News brief

H7N9 avian flu sickens two in China

China is reporting two new H7N9 avian influenza infections, the first since July. The new cases potentially mark the start of the fifth wave of infections.

One of the patients is a 77-year-old woman who works as a farmer near the Jiangsu province city of Huzhou who bought poultry from a live market before she became ill, according to a statement today from Hong Kong's Centre for Health Protection (CHP). She is hospitalized in serious condition.

The other case involves an 89-year-old man from the city of Suzhou in Zhejiang province who is also listed in serious condition.

A CHP spokesman said in the statement, "As winter approaches, based on the seasonal pattern of avian influenza viruses, their activity in the Mainland is expected to increase. The public should avoid contact with poultry, birds and their droppings and should not visit live poultry markets and farms to prevent avian influenza."

Since the novel virus emerged in 2013, 809 cases have been reported, most of them from China, according to a case list kept by FluTrackers, an infectious disease news message board.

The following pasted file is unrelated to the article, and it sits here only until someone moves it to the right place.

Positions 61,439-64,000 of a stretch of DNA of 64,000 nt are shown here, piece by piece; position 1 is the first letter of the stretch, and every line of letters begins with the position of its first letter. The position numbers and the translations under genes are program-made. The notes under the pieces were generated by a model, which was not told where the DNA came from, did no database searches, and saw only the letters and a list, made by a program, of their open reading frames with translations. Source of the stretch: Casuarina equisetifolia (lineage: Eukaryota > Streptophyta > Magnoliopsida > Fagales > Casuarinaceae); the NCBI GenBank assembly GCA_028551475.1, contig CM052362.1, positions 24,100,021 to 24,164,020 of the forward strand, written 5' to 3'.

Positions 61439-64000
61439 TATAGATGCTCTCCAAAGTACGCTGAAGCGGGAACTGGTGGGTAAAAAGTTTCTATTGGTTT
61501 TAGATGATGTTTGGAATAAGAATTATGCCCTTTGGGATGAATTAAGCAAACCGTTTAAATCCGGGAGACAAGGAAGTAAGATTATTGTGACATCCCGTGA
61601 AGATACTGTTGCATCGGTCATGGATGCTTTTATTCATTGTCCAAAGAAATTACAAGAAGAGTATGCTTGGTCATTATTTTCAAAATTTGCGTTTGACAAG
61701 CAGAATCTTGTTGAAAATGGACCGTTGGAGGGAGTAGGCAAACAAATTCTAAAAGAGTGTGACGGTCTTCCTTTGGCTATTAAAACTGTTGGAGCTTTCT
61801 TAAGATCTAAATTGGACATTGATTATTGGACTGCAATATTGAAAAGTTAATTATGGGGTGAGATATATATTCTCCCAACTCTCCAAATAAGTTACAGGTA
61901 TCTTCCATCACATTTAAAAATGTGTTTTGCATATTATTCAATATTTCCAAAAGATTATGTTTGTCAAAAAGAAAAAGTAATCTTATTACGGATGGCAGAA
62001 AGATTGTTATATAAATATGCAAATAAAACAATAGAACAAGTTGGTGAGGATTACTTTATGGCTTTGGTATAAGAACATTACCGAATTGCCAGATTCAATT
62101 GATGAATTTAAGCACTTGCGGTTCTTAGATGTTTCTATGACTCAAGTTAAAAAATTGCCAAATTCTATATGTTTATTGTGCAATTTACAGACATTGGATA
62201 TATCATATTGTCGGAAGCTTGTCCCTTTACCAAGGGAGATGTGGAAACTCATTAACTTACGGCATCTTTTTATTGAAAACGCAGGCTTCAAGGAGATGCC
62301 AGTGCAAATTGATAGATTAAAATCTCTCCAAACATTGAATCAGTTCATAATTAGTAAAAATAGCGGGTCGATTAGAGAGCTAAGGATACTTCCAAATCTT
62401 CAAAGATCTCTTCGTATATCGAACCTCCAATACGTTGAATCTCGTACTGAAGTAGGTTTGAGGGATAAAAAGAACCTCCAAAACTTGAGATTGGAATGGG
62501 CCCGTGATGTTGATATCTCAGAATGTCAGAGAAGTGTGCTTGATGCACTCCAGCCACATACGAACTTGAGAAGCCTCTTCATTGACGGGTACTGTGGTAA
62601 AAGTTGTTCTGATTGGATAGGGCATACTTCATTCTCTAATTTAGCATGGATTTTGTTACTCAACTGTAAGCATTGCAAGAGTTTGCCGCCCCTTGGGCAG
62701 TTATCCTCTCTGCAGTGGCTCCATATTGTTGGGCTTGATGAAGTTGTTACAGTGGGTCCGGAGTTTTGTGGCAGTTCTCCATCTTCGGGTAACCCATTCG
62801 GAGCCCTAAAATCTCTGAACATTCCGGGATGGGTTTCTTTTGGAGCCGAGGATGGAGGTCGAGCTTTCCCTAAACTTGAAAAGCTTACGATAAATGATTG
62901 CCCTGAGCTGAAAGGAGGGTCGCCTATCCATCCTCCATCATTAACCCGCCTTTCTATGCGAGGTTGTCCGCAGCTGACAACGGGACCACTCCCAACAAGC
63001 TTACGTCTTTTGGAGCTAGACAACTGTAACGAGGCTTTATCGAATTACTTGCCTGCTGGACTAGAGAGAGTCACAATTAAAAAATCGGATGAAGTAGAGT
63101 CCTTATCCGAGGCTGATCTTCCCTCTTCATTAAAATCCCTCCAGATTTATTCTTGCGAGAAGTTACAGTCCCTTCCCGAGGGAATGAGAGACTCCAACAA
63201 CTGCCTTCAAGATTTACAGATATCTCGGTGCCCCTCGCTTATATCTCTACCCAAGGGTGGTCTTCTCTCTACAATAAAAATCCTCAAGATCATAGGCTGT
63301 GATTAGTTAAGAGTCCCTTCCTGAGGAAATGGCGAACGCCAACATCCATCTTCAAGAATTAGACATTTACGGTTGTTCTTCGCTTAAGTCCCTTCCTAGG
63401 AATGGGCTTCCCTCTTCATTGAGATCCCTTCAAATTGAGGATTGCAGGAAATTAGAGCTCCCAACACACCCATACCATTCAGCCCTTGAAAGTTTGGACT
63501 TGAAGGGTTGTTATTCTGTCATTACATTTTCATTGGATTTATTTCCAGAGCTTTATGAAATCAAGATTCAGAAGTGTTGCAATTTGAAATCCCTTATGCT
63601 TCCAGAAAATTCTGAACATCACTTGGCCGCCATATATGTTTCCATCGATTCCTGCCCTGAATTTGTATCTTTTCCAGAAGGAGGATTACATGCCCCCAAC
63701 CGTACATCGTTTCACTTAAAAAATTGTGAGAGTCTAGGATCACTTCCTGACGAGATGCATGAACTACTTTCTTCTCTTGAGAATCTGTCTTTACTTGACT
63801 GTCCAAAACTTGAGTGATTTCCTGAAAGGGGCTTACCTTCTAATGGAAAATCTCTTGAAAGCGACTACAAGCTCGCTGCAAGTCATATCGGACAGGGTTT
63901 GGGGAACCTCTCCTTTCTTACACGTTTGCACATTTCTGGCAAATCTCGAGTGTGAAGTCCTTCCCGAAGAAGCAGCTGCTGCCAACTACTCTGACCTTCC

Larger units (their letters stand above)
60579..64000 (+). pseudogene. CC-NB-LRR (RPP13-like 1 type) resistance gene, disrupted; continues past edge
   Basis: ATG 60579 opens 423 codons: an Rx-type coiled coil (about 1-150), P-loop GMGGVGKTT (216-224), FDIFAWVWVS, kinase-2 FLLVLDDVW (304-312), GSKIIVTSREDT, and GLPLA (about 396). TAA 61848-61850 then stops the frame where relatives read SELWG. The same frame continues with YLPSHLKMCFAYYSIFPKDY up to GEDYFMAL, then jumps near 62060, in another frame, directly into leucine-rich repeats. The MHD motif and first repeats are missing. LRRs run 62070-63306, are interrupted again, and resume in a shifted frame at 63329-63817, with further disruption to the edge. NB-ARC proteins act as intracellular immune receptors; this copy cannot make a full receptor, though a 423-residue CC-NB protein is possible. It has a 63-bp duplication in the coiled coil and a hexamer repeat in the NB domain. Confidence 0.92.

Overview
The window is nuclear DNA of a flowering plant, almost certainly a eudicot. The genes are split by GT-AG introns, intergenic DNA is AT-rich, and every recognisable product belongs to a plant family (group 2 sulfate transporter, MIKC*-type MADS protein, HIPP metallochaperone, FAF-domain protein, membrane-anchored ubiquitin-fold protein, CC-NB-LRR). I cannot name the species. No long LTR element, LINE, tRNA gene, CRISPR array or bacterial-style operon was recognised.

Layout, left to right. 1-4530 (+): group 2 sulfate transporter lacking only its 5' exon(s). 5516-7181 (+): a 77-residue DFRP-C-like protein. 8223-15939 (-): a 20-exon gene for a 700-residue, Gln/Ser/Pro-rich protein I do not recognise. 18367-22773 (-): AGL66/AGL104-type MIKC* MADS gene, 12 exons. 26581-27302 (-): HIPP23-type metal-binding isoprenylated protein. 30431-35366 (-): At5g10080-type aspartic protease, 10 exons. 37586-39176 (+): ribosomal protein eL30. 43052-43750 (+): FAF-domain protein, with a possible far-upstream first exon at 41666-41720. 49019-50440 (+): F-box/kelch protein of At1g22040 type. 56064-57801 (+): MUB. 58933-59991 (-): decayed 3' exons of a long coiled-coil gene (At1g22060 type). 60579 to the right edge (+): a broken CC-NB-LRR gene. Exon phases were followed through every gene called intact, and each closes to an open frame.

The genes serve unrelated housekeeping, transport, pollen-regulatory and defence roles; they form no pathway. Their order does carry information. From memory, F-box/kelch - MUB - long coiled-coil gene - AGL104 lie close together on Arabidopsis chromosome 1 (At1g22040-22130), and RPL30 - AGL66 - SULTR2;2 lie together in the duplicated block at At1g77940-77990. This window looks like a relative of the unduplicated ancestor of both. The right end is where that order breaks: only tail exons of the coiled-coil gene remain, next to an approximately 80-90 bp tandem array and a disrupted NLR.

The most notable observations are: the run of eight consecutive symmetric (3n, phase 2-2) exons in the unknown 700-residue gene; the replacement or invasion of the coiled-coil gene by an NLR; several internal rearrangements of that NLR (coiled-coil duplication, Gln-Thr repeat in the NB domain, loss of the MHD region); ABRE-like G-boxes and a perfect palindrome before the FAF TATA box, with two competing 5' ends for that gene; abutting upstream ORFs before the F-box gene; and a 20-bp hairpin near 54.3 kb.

Nov 11 CHP statement
FluTrackers global H7N9 case list


Childhood exposures to influenza determine future immunity

For the last decade, scientists have wondered why novel influenza A viruses have attacked certain age groups at higher rates. Now, a new study published in Science explains that the first strain of influenza a young child is exposed to determines their future susceptibility to different novel avian influenza strains.

Researchers said that people born before 1968 were more likely to be exposed to H1 or H2 influenza strains in childhood, making them less susceptible to H5N1, which in in the same virus group. Younger people, however, were more likely to first contract a flu from the H3 subtype viruses, and are less susceptible to H7N9 avian influenza—both are in a second virus group. That's because flu groups contain subtypes that offer cross-strain immunity. In other words, if a person was exposed to an H1 strain in childhood, they have an imprint that helps them fend off avian H5 for life, resulting in a 75% reduced risk of severe illness and an 80% reduced risk of death.

To model this, the authors looked at flu trends from 1918 to 2015 in China, Egypt, Cambodia, Indonesia, Thailand, and Vietnam. The most deadly influenza illnesses occurred when a cohort was exposed to a mismatched avian strain. Thus birth year, and not age, is the most important risk factor for establishing risk for severe disease outcomes.

"For any country with suitable contact and demographic data, the methods shown here can provide rolling estimates of which age groups would be at highest risk for severe disease should particular novel HA subtypes emerge. Such projections could guide cohort- or region-specific prevention, preparation, or control," the authors concluded.
Nov 11 Science study


H5N8 strikes ducks and turkeys in Switzerland, Austria